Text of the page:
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  • Types of not-for-profit workers

    Types of workers

    Workers in your not-for-profit organisation can be employees, independent contractors or volunteers. The status of a worker may affect the tax treatment of dealings between your organisation and that worker.


    Generally, an individual is an employee if they:

    • are paid for time worked
    • receive paid leave – for example, sick, annual, recreation or long service leave
    • are not responsible for providing the materials or equipment needed to do their job
    • must perform the duties of their position
    • agree to provide their personal services
    • have work hours set by an agreement or award
    • are recognised as part and parcel of your organisation's business
    • do not take commercial risks and cannot make a profit or loss from the work performed.

    Independent contractor

    An independent contractor is an entity (such as an individual, partnership, trust or company) that agrees to produce a designated result for an agreed price. In most cases an independent contractor:

    • is paid for results achieved
    • provides all or most of the necessary materials and equipment to complete the work
    • is free to delegate work to other entities
    • has freedom in the way the work is done
    • provides services to the general public and other businesses
    • is free to accept or refuse work
    • is in a position to make a profit or loss.


    Although there is no legal definition of 'volunteer' for tax purposes, a volunteer does not work under a contractual obligation for remuneration and would not be an employee or independent contractor.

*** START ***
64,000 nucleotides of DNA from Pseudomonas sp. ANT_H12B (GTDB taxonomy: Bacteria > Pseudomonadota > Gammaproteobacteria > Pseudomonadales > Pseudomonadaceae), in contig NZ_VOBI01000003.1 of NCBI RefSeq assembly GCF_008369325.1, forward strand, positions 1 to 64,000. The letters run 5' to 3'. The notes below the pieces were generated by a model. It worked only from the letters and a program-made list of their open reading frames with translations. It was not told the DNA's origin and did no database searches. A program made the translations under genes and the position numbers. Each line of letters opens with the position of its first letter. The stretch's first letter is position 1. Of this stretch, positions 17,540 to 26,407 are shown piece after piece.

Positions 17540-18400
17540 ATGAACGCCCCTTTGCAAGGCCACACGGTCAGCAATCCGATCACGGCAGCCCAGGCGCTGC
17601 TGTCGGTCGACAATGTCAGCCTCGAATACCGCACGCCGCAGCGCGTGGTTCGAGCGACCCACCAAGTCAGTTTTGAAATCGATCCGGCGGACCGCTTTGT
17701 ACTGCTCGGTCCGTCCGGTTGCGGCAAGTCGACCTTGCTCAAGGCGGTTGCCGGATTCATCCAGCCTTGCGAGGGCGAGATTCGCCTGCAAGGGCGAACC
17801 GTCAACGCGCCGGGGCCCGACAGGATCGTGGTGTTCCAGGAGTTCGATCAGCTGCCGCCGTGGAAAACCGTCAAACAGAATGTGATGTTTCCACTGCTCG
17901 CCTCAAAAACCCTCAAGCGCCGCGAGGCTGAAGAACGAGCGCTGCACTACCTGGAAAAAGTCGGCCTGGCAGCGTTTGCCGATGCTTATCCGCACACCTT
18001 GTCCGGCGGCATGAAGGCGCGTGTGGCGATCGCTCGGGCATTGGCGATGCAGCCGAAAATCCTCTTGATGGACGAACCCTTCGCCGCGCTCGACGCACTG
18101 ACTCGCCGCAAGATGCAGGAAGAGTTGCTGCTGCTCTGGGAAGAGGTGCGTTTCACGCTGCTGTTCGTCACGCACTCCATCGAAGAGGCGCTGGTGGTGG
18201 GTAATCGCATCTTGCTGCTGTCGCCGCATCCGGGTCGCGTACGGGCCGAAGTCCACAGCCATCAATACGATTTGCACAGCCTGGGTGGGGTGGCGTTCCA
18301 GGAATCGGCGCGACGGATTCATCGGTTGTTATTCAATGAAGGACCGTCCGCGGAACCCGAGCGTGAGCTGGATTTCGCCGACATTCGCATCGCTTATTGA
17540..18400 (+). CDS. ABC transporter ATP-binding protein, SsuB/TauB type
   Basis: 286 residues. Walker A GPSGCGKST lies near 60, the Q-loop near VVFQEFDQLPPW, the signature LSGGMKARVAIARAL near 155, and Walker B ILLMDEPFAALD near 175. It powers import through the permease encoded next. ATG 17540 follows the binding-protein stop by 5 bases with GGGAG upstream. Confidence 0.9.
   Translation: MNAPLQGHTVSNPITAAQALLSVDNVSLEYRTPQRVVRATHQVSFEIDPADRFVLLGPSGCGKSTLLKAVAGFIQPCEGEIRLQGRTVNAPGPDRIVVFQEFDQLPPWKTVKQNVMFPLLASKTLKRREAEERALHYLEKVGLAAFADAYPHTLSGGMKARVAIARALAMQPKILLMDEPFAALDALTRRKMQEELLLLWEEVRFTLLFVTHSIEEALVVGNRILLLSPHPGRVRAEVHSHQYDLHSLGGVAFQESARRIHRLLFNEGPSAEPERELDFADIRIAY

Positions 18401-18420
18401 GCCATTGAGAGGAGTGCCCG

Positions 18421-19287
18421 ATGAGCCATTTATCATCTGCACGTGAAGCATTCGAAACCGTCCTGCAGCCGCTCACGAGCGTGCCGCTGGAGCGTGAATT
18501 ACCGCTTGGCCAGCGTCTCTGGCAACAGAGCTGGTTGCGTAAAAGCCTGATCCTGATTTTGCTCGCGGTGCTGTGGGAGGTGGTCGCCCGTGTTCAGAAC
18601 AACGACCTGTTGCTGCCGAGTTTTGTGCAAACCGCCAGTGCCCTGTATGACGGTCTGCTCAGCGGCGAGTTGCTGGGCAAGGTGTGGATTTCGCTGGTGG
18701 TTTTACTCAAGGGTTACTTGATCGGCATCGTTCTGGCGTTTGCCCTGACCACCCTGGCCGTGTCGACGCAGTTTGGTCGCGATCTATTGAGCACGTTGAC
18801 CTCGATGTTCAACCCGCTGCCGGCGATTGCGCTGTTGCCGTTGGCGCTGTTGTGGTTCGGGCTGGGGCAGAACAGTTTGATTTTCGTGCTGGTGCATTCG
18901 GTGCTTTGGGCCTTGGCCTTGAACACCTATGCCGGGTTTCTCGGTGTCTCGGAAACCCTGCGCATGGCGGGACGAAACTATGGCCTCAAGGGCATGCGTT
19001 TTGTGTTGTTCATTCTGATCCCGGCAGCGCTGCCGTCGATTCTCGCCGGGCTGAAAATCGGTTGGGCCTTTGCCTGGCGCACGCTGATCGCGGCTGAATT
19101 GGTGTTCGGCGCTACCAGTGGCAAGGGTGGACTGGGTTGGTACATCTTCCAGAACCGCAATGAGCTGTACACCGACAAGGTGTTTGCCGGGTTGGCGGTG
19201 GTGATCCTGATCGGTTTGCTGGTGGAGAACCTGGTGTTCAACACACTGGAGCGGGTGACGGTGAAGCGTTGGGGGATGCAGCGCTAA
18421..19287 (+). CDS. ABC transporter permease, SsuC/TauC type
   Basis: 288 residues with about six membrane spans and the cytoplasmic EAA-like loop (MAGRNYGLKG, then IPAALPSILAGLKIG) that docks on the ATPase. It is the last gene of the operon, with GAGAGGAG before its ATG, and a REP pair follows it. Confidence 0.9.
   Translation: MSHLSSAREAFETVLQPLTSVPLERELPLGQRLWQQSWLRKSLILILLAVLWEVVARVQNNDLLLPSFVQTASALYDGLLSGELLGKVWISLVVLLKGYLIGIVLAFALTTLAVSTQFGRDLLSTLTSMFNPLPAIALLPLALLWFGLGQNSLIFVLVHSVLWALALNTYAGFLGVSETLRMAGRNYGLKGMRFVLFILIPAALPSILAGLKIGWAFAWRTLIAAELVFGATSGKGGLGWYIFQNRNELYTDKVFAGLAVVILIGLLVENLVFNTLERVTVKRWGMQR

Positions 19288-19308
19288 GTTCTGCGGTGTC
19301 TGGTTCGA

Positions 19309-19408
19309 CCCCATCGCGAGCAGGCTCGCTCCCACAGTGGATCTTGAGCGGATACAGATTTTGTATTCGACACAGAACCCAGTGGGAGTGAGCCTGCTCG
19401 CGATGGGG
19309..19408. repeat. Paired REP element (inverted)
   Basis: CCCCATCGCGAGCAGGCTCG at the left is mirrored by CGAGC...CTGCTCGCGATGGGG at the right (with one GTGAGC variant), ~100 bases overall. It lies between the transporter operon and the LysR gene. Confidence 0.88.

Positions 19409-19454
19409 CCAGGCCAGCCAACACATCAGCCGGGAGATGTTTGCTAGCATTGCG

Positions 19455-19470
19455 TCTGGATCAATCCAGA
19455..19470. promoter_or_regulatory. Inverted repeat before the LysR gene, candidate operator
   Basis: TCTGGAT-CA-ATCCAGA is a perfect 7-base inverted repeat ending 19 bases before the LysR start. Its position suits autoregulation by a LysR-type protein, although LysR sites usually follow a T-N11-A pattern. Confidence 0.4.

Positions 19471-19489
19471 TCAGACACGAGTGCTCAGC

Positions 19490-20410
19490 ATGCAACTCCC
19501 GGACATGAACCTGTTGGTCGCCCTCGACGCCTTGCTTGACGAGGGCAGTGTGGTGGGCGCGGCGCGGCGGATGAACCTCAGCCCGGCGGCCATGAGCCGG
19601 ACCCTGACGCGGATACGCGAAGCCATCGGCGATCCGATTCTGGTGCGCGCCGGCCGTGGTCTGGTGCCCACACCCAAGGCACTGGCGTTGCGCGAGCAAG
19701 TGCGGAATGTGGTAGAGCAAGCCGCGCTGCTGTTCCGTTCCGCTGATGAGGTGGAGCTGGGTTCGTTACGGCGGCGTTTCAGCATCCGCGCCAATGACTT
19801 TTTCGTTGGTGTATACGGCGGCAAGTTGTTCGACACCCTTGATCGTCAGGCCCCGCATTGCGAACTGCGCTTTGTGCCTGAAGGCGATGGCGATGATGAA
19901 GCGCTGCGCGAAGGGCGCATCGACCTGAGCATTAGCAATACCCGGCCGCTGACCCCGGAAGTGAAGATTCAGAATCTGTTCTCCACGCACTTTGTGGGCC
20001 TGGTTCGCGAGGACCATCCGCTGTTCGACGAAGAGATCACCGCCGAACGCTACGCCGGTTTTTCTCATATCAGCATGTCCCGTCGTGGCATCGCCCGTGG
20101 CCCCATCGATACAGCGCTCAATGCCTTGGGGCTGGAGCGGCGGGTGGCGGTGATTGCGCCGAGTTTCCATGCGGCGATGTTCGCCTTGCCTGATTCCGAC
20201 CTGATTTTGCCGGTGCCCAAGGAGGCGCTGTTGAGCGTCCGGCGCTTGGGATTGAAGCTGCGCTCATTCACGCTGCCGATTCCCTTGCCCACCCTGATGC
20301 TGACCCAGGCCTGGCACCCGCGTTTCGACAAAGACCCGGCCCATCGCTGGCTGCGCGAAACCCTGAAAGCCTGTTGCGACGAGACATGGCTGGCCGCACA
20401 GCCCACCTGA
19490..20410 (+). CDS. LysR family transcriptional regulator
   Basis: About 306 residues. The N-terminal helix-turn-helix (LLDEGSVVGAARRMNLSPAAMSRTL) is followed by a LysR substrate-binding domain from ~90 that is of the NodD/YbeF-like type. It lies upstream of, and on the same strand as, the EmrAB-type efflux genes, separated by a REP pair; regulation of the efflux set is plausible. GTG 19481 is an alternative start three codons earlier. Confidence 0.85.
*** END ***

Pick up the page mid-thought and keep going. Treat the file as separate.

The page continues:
Reporting and paying tax

    Your not-for-profit organisation has similar reporting obligations to businesses, covering its income tax (if not exempt) and other obligations.

    For example, your organisation uses activity statements to report and pay a number of tax obligations, including GST, pay as you go (PAYG) instalments, PAYG withholding and fringe benefits tax.

    There are a range of options for paying your tax. If you can’t pay on time it’s important to contact us straight away to make appropriate arrangements to pay your tax debt. If you’re due for a refund we can pay it directly into your nominated account.

    Keeping records

    Keeping employment and contractor records is an essential part of running your not-for-profit organisation. You must keep your records in an accessible form (either printed or electronic) for five years and they must be in English.

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    Last modified: 27 Jun 2018QC 16868